Tilia is a genus of about 30 species of trees native throughout most of the temperate Northern Hemisphere. The greatest species diversity is found in Asia, and the genus also occurs in Europe and eastern North America, but not western North America...

     (Tilia) also known as lime or linden, is a relatively soft, close-grained wood, easily carved.
  • Birch
    Birch is a tree or shrub of the genus Betula , in the family Betulaceae, closely related to the beech/oak family, Fagaceae. The Betula genus contains 30–60 known taxa...

     (Betula) is a light-colored, fine-grained wood.
  • Elm
    Elms are deciduous and semi-deciduous trees comprising the genus Ulmus in the plant family Ulmaceae. The dozens of species are found in temperate and tropical-montane regions of North America and Eurasia, ranging southward into Indonesia. Elms are components of many kinds of natural forests...

     (Ulmus) is notorious for its twisting, intertwined grain.
  • Maple
    Acer is a genus of trees or shrubs commonly known as maple.Maples are variously classified in a family of their own, the Aceraceae, or together with the Hippocastanaceae included in the family Sapindaceae. Modern classifications, including the Angiosperm Phylogeny Group system, favour inclusion in...

     (Acer) may be seen in a variety of figures
    Figure (wood)
    In wood, figure refers to the appearance of wood, as seen on a longitudinal surface : a "figured wood" is not plain.The figure of a particular piece of wood is, in part, due to its grain and, in part, due to the cut, or to innate properties of the wood...

     known as curly maple, including tiger-stripe or "fiddleback", bird's-eye and quilted.
  • Oak
    An oak is a tree or shrub in the genus Quercus , of which about 600 species exist. "Oak" may also appear in the names of species in related genera, notably Lithocarpus...

     (Quercus) species are typically dense, hard and show distinctive pores and medullary ray
    Medullary ray (botany)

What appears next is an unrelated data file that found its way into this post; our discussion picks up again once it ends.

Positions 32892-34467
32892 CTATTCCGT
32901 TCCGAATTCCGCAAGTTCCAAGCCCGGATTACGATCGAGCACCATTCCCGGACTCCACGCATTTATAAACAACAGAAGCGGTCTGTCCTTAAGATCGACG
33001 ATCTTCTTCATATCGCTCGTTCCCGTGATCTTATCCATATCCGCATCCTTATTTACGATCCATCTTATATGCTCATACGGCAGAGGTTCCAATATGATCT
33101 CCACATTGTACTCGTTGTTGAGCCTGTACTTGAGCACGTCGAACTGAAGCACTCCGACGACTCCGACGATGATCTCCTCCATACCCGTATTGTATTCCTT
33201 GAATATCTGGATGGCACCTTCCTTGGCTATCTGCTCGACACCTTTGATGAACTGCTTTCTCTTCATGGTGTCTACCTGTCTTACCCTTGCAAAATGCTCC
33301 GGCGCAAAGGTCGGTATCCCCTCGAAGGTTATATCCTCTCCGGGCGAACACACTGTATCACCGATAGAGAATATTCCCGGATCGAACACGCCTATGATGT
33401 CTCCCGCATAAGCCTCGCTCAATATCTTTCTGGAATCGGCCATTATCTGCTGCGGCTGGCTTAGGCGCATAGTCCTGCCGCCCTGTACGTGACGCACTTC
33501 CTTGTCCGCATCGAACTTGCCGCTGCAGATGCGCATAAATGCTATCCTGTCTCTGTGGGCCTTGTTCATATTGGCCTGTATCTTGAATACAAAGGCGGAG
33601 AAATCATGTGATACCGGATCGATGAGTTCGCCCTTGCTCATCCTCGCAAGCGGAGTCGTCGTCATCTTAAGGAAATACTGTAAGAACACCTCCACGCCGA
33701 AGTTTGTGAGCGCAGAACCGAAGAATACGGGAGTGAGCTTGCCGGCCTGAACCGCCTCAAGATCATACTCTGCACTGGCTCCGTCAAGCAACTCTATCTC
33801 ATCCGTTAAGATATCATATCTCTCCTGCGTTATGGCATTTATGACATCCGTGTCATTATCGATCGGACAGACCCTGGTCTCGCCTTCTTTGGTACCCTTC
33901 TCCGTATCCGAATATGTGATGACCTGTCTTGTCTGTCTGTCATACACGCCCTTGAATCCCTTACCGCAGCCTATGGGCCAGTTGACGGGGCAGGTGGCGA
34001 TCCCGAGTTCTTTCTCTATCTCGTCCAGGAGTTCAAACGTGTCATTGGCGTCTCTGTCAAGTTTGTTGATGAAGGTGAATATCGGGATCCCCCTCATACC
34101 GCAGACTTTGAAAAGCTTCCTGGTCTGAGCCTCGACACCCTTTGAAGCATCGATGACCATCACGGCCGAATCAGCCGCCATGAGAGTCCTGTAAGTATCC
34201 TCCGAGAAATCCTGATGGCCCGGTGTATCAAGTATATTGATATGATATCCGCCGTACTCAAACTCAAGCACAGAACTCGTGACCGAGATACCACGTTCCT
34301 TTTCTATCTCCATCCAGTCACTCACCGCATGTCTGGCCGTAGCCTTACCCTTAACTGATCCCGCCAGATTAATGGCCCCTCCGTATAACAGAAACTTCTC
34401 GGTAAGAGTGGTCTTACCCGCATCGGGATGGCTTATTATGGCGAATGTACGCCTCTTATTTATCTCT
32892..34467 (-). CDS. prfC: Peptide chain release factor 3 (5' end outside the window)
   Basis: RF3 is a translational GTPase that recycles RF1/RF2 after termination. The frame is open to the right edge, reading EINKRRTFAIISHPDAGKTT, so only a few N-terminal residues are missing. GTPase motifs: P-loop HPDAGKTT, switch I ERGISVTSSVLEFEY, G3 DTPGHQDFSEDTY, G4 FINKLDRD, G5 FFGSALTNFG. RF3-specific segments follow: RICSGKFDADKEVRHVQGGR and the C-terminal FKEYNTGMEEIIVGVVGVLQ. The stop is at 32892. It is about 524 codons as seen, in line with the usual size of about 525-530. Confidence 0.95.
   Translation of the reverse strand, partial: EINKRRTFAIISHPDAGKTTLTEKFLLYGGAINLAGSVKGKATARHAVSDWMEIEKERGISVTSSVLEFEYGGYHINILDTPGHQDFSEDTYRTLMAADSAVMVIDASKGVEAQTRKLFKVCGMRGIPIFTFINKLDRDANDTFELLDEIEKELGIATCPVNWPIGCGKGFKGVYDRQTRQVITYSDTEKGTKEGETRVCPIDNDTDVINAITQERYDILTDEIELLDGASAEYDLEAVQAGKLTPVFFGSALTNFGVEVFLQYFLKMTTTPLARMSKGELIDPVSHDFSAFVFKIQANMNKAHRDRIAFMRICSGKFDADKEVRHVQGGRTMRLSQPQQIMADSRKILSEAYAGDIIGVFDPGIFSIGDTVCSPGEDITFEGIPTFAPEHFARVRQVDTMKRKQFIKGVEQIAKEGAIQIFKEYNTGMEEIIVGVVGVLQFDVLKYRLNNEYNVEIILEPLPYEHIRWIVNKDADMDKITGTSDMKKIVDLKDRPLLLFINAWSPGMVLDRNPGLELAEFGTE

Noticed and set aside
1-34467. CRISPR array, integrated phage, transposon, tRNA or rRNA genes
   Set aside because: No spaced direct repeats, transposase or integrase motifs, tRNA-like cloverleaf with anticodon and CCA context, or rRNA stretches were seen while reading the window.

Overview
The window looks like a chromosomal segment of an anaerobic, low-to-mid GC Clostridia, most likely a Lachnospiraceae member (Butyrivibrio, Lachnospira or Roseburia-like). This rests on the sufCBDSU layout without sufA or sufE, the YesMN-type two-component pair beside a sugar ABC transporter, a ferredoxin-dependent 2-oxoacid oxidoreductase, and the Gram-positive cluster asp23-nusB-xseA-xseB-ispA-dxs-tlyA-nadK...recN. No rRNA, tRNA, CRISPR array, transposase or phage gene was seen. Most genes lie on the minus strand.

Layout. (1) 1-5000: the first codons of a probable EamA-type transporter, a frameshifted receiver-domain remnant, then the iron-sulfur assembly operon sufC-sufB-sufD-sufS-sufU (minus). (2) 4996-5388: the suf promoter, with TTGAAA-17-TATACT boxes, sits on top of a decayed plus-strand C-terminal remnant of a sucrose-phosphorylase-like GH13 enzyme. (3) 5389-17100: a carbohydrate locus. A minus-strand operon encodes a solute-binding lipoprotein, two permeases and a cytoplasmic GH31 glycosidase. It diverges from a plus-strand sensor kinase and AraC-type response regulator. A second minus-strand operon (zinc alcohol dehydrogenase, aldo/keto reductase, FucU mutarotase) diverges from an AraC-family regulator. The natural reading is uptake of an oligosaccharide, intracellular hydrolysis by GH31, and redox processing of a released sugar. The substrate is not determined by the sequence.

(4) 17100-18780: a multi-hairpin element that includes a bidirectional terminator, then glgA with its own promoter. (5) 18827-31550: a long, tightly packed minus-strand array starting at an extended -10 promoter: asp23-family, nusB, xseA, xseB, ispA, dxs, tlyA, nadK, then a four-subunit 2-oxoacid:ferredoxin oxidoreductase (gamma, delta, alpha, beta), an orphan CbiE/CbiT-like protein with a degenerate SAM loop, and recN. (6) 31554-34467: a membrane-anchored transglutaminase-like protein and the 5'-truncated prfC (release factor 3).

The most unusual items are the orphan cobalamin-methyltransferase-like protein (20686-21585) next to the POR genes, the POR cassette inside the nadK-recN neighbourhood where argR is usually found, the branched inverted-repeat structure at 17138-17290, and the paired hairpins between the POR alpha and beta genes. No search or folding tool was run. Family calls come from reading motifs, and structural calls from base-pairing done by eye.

In botany, Medullary rays refer to a characteristic found in woods. In this context the term refers to radial sheets or ribbons extending vertically through the tree across and perpendicular to the growth rings. Also called pith rays or wood rays, these formations of primarily parenchyma cells...

  • Walnut
    Juglans is a plant genus of the family Juglandaceae, the seeds of which are known as walnuts. They are deciduous trees, 10–40 meters tall , with pinnate leaves 200–900 millimetres long , with 5–25 leaflets; the shoots have chambered pith, a character shared with the wingnuts , but not the hickories...

     (Juglans) is typically dark, hard, tight-grained wood prized for fine furniture and wood paneling.


  • Cedar (Cedrus) is fairly hard and aromatic.
  • Fir
    Firs are a genus of 48–55 species of evergreen conifers in the family Pinaceae. They are found through much of North and Central America, Europe, Asia, and North Africa, occurring in mountains over most of the range...

     (Abies) is soft and white.
  • Pine
    Pines are trees in the genus Pinus ,in the family Pinaceae. They make up the monotypic subfamily Pinoideae. There are about 115 species of pine, although different authorities accept between 105 and 125 species.-Etymology:...

     (Pinus) is a fast-growing wood grown commercially for use in construction and paper pulp industries.
  • Spruce
    A spruce is a tree of the genus Picea , a genus of about 35 species of coniferous evergreen trees in the Family Pinaceae, found in the northern temperate and boreal regions of the earth. Spruces are large trees, from tall when mature, and can be distinguished by their whorled branches and conical...

     (Picea) is used for the soundboards
    Sounding board
    A sound board, or soundboard, is the surface of a string instrument that the strings vibrate against, usually via some sort of bridge. The resonant properties of the sound board and the interior of the instrument greatly increase loudness over the string alone.The sound board operates by the...

     of musical instruments as well as in aviation construction.